1. 1975/76
  2. Stephano from Italy and Alain from France: active in GAG, deserters from military service
  3. Revolutionary socialists group, then more libertarian
  4. London Anarchist Black Cross
  5. Scottish Liberation Federation
  6. SLF Newsletters commence. I write 'Towards a philosophy of anarchist praxis' (later printed in Freedom).
  7. Anarchist alternatives against authority, electro-stenciled magazine, produced at Bute Gardens, 'Theorectical'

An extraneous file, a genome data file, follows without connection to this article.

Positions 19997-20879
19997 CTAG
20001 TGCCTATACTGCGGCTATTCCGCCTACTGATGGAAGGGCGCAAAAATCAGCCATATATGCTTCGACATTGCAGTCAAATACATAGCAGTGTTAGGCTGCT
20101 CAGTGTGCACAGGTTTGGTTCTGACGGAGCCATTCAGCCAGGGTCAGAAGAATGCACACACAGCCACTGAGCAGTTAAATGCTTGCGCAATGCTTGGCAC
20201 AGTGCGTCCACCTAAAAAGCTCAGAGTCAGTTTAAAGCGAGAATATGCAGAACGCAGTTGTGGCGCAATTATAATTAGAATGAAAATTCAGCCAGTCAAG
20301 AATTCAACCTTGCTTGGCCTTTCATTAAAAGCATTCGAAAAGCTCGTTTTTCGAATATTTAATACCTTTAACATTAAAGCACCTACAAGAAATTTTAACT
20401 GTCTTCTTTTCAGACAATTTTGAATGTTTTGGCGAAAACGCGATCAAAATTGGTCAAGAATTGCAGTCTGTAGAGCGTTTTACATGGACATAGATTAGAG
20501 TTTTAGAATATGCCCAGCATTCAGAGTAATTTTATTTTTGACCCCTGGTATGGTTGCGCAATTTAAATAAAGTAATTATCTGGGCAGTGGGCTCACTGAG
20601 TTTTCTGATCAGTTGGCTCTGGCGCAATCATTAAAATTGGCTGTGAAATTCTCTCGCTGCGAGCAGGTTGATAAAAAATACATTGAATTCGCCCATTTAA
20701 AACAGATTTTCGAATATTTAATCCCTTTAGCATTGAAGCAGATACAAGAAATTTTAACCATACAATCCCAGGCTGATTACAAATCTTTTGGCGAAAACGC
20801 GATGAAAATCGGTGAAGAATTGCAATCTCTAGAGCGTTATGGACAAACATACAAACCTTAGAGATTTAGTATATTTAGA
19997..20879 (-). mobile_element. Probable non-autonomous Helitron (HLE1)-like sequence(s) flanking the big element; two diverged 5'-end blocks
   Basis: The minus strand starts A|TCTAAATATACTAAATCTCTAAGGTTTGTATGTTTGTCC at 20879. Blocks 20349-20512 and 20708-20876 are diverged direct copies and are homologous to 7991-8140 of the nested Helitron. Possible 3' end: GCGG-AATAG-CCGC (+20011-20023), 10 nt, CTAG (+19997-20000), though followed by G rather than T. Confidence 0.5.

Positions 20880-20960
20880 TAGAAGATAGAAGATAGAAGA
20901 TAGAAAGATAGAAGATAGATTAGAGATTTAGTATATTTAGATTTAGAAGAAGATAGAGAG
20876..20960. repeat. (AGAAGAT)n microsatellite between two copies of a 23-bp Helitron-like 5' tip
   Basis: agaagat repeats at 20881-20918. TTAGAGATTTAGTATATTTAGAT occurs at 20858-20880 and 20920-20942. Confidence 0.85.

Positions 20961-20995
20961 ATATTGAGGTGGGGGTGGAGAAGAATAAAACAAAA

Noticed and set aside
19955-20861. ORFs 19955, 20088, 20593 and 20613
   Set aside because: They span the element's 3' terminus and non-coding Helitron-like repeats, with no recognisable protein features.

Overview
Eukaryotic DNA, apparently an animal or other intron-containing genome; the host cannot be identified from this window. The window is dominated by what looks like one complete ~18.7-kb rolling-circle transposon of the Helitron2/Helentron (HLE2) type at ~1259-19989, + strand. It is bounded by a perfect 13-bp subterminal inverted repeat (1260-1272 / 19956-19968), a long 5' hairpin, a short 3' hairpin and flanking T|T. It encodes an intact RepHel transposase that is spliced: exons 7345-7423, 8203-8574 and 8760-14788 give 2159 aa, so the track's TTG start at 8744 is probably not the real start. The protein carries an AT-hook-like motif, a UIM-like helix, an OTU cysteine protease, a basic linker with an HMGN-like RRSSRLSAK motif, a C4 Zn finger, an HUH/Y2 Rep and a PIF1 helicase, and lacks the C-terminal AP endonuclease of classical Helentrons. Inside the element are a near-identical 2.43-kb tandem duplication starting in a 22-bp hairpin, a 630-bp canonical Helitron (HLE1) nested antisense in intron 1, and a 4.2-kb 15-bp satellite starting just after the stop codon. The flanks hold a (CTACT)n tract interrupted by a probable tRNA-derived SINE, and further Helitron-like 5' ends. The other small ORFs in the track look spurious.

8. Clydeside paper produces two issues under anarchist control - later 'taken over' by Scottish republicans
  9. John Watson Collection
  10. SLF newsletter became 'Scottish Libertarian', duplicated journal for 2 issues including Tom Woolley 'Containment & Liberation'.